Indeed, following the general reasoning of the GC in Zweckverband Tierkörperbeseitigung, the absence of a procurement procedure (despite the fact that it was not required) excludes the possibility to benefit from the presumption set out in the 4th Altmark condition and creates a significant risk of breach of EU State aid rules. From the perspective of the consistency of the procurement system and the effectiveness of the general consensus that the procurement rules "should [not] deal with the liberalisation of services of general economic interest, reserved to public or private entities, or with the privatisation of public entities providing services" [Rec (6) Dir 2014/24] , this is problematic. The increased risks of infringement of State aid rules brings a very important limitation on the contracting authorities' actual freedom to resort to schemes covered by Art 12 of Directive 2014/24 and creates a clear incentive for overcompliance with public procurement rules.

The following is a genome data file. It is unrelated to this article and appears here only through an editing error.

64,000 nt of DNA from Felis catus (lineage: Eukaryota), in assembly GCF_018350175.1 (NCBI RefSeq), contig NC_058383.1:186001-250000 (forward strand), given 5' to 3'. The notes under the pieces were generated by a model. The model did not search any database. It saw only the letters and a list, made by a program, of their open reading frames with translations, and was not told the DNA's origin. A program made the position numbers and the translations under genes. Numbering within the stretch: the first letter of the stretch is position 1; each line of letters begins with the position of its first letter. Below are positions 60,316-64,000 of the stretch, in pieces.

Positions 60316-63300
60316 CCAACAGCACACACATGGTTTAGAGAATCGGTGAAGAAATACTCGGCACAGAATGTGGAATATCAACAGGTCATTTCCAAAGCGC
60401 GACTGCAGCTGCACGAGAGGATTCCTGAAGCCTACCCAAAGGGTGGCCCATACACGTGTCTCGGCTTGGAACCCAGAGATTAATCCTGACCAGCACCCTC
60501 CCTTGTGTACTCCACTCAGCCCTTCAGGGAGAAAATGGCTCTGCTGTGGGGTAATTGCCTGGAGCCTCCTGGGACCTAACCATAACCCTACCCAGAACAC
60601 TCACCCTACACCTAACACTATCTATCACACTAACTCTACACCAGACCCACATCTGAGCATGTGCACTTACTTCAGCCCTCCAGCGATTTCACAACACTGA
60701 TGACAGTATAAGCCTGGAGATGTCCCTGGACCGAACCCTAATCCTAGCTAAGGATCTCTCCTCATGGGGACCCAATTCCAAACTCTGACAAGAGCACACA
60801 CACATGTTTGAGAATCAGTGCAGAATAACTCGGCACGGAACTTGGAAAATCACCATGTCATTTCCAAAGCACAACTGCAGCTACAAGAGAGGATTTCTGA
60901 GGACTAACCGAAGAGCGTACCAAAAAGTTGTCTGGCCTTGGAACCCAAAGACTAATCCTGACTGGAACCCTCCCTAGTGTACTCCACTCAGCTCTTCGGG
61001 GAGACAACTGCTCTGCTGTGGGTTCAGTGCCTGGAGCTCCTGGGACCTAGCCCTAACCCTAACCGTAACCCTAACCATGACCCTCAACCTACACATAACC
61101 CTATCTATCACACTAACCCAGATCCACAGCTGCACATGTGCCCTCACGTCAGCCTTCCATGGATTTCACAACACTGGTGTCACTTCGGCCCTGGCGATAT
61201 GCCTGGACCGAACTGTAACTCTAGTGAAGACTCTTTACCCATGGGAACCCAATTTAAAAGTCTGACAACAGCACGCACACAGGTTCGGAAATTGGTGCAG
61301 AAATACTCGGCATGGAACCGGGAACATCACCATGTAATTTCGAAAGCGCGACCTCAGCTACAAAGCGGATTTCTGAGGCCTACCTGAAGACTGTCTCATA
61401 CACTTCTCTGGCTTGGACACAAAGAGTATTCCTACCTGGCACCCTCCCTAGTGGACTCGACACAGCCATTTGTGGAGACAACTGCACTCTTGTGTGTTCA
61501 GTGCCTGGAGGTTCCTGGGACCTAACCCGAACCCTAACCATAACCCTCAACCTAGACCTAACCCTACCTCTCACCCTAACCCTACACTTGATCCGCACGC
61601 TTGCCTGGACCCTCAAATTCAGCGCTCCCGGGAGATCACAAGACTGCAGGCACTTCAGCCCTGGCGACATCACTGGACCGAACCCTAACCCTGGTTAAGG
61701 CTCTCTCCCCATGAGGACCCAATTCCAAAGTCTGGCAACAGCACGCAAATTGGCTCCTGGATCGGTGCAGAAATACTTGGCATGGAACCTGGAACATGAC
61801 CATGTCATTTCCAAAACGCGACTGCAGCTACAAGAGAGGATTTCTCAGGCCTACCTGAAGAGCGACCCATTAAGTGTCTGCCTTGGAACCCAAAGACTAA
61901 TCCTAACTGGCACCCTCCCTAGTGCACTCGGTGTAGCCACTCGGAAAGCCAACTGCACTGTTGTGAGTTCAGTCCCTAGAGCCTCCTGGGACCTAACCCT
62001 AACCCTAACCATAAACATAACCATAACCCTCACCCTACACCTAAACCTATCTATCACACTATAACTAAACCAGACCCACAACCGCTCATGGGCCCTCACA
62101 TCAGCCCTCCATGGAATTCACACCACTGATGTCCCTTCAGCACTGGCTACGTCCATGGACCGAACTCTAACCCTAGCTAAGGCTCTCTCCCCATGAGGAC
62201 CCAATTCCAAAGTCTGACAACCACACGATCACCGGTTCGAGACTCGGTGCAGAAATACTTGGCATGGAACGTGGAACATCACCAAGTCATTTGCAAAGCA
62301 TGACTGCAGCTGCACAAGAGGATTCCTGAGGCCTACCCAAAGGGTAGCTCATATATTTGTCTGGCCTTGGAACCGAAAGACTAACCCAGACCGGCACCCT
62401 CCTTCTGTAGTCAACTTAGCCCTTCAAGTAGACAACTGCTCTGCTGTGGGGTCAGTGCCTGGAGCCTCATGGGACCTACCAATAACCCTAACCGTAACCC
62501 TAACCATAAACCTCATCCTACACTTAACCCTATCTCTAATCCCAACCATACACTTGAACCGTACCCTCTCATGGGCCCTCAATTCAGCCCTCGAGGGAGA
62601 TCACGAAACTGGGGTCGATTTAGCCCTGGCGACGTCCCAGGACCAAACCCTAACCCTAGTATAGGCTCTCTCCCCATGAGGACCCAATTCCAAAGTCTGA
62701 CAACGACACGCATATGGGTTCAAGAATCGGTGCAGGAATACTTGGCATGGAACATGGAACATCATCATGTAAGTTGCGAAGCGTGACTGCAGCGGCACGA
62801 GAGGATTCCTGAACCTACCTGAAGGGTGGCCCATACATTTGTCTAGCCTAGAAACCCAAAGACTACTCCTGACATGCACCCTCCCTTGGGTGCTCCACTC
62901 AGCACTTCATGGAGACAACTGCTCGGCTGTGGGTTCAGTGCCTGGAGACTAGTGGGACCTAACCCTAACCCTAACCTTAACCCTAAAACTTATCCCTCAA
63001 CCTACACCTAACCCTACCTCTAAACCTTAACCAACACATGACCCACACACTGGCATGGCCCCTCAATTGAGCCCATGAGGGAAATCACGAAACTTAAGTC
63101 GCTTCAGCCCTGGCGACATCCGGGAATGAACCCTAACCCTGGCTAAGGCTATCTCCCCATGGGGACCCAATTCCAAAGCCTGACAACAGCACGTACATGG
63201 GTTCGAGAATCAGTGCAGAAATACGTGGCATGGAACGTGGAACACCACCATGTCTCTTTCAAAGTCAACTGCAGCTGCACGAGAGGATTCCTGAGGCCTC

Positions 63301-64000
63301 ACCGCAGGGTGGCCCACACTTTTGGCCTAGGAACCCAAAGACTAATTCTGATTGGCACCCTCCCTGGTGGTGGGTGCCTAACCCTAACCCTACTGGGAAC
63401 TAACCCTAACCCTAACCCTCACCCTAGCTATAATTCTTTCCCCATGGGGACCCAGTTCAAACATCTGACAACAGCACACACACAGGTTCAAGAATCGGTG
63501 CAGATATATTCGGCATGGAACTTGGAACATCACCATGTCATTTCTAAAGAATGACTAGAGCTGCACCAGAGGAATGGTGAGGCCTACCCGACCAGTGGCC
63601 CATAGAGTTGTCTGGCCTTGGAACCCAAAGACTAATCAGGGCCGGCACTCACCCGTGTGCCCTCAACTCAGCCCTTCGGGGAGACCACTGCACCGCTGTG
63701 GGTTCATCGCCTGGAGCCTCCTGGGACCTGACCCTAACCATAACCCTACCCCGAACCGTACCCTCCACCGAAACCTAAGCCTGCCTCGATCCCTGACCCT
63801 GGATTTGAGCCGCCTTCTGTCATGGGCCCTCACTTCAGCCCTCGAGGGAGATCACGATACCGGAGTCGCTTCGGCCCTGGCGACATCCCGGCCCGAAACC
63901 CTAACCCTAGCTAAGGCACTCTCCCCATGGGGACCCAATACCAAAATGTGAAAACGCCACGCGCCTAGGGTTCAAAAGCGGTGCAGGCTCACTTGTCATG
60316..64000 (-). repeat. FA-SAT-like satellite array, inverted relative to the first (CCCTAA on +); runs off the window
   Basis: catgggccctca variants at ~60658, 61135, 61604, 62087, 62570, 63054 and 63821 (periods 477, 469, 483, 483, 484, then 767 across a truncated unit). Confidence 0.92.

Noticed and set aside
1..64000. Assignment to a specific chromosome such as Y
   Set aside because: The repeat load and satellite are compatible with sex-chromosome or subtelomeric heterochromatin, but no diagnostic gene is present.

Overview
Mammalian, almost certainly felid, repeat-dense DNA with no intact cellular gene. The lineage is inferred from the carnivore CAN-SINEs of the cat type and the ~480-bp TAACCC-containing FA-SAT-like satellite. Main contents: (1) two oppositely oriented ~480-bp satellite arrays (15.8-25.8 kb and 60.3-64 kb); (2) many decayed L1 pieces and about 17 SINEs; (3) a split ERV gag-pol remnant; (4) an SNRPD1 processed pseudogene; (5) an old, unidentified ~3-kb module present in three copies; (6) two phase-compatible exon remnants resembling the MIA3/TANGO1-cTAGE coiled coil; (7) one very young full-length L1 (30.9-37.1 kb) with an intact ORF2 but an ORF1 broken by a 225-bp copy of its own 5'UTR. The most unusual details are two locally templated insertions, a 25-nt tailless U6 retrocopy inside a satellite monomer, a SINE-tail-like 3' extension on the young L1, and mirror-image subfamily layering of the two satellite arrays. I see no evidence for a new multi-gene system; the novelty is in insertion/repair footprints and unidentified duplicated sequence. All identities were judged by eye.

Regardless of the benefits that more compliance with procurement rules and public tenders could bring about, the clear limits that EU constitutional rules (and the principle of neutrality of ownership in Art 345 TFEU in particular) create need to be respected and duly acknowldeged. Hence the difficulty in coordinating all these sets of provisions in a manner that is respectful with both the split of competences between Member States and the EU, and the effectiveness of EU State aid rules.
In my view, the CJEU should use the opportunity to clarify these complicated issues in case the GC's Zweckverband Tierkörperbeseitigung Judgment is further appealed. In the meantime, there are lots of issues that require further thought and, in particular, how to exactly reach the adequate balance in the coordination of both sets of rules.